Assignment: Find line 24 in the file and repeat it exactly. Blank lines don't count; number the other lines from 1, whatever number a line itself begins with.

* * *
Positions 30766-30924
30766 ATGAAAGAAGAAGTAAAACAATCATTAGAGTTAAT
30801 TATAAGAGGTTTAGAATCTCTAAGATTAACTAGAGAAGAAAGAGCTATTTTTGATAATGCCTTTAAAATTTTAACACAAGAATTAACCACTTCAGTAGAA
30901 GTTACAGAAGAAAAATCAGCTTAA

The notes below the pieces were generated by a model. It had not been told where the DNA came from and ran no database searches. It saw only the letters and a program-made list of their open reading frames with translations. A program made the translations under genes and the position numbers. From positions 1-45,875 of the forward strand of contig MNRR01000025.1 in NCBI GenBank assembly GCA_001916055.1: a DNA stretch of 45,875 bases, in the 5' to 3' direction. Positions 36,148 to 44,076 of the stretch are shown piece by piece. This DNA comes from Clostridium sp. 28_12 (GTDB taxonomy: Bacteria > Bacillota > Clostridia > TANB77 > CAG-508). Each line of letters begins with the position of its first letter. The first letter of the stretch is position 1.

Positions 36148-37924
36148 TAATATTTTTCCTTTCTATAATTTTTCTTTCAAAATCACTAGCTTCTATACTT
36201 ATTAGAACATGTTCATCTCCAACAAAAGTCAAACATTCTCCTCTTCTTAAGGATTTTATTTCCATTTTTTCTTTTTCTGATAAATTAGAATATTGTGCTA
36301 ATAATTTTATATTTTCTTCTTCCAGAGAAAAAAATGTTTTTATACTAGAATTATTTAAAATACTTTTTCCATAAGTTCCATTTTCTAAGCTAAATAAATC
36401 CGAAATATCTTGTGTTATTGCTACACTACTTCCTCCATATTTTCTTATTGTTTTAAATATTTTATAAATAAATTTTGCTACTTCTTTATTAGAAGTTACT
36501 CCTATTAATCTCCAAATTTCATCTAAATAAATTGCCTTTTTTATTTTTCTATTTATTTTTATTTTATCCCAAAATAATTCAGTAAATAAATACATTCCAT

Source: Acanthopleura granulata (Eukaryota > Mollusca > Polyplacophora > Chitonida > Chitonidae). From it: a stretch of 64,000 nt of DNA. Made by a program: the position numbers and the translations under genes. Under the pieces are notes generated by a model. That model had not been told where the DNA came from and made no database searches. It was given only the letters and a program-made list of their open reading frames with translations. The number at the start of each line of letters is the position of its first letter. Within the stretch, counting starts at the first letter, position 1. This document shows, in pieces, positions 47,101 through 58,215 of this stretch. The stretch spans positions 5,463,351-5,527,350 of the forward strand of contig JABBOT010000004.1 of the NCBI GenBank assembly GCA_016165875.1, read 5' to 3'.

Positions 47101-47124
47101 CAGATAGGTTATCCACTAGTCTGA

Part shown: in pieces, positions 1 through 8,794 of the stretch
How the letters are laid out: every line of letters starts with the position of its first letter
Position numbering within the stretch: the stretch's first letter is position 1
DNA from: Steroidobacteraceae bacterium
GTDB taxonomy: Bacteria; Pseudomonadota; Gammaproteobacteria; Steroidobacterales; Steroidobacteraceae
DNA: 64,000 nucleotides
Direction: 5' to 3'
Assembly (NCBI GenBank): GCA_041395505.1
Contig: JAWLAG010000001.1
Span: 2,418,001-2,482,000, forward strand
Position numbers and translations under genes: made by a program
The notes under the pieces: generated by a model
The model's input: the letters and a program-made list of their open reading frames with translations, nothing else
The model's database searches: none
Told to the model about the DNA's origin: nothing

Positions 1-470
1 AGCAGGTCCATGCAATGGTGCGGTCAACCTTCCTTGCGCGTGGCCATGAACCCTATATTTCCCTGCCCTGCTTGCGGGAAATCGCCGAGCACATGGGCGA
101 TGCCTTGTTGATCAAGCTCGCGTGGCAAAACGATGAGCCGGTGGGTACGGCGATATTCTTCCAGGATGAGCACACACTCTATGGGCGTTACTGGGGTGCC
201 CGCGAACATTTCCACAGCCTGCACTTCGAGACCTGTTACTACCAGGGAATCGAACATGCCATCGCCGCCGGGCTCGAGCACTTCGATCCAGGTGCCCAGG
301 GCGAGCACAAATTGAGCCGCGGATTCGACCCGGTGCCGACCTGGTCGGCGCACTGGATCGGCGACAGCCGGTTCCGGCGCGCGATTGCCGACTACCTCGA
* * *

Span: 2,418,001-2,482,000, forward strand